When Lincoln High School junior Emanuel Malig first found out that he would be performing a "Hamilton"-inspired rap at the Orpheum Theatre (where the hit musical is currently playing), all he could say was, "Wow, we actually made it."
Through the Hamilton Education program (dubbed #EduHam), Malig and 8,000 other high school students in the Bay Area had a unique chance to be in the room where it happened —and they did it in a way Alexander Hamilton, who famously wrote his way out of the West Indies, might have appreciated.
Through the program—a partnership between SHN (a Hoodline advertiser) and the Gilder Lehrman Institute of American History—students studied Hamilton and his period in history from the Revolutionary War to the country's early years.
According to SHN director of communications Andi Wang, participating schools were chosen by San Francisco Unified School District, Oakland Unified School District, and the Gilder Lehrman Institute. All are Title I-eligible schools, where at least 40 percent of low-income students make up enrollment numbers.
For some students—like Malig and his Lincoln classmates Sandy Shieh and Jacob Agudelo—their studies and talent took them even further. Teachers at each high school in the program chose a group of students to represent their school and perform their work live at the Orpheum in front of an enthusiastic crowd of their peers.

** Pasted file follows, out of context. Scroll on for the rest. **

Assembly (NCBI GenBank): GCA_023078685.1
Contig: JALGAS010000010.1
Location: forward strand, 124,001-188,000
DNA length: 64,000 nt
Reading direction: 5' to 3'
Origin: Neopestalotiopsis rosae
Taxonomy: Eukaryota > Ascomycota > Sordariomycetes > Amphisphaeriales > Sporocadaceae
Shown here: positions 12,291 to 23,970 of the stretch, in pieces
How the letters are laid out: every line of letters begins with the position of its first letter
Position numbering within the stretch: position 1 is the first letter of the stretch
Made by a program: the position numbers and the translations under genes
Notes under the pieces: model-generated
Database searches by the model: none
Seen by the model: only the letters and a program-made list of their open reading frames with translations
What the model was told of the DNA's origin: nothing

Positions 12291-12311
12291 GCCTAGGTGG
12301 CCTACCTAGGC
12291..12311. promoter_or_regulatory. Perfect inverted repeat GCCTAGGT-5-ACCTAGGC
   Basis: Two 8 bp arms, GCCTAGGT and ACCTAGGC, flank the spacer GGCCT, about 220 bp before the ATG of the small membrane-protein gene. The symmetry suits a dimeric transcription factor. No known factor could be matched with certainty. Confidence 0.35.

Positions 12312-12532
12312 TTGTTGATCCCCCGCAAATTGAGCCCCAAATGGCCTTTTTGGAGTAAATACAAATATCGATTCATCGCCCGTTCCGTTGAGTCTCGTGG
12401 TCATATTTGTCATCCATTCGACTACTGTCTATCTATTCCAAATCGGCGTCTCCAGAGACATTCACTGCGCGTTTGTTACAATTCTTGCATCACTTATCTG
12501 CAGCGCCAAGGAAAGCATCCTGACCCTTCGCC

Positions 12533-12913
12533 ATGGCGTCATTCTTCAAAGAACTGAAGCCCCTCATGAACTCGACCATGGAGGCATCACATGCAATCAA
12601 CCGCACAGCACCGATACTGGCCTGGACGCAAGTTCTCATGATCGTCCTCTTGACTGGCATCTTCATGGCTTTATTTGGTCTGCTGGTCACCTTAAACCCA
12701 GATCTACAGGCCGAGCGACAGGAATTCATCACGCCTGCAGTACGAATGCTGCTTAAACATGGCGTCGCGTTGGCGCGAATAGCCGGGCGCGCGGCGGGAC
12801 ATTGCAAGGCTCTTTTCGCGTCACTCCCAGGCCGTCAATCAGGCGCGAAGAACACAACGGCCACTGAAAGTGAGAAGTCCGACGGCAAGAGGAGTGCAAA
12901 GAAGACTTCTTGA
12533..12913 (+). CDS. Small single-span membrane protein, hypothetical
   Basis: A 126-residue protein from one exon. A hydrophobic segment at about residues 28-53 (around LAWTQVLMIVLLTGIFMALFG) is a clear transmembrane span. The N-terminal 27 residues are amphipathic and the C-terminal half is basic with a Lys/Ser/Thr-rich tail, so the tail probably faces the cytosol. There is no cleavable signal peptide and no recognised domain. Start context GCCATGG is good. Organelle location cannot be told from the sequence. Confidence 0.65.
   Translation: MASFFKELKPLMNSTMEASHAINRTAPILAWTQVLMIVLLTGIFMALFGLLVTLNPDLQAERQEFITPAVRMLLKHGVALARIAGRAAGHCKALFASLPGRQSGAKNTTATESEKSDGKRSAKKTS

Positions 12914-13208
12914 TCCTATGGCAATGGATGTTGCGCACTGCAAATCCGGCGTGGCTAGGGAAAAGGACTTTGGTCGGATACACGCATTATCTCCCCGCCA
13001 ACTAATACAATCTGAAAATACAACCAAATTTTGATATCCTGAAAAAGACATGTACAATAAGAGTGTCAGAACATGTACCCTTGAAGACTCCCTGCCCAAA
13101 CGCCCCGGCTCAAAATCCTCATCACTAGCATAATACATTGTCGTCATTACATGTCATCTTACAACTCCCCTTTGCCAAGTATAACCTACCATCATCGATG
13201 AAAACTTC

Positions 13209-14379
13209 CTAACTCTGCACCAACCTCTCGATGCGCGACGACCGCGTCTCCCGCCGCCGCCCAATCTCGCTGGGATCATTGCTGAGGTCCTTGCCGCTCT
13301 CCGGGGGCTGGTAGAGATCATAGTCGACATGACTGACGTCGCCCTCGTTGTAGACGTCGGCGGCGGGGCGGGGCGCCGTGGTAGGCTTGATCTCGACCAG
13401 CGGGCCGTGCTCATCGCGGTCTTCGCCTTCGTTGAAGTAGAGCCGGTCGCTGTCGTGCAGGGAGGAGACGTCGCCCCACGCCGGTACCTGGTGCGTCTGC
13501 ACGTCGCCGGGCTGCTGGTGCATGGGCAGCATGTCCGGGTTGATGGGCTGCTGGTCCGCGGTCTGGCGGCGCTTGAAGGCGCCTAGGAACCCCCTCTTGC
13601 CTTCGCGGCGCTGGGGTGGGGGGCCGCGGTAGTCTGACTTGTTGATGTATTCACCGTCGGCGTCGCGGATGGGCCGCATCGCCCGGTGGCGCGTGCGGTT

On Wednesday morning, the last day of the #EduHam program here in San Francisco, student performances ranged from rap to interpretive dance.
Reflecting the musical's relevance in tense political times, performances were often politically charged, referencing issues that have brought students into the streets after the election of President Trump: racism, women's rights and immigration.
Students also had a chance to participate in a Q&A with "Hamilton" cast members and watch a matinee of the show, free of charge.
The #EduHam initiative—which began in New York with "Hamilton" creator Lin-Manuel Miranda, producer Jeffrey Seller, The Rockefeller Foundation, and the NYC Department of Education—also brought out support and funding in the Bay Area from local tech companies, including Google, Facebook, and Github.
"There's such a push for everyone here to get into STEM, but that's not everyone's path," said Nicole Sanchez, vice president of social impact at Github. "Especially for students from under-resourced communities, we want them to be able to access the arts—not just as patrons, but as performers."
Like tech, the performing arts are another industry that has historically excluded people of color, she noted.
That might not stop Sandy Shieh, the Lincoln High student who wrote and performed the "Eliza versus Laurens" rap with Malig and Agudelo that opened the performances.
"I've always wanted to become an actress, but I'm from a pretty traditional Asian household, so it's not really realistic," she explained to us. "But if I get the opportunity, I'll jump at it."
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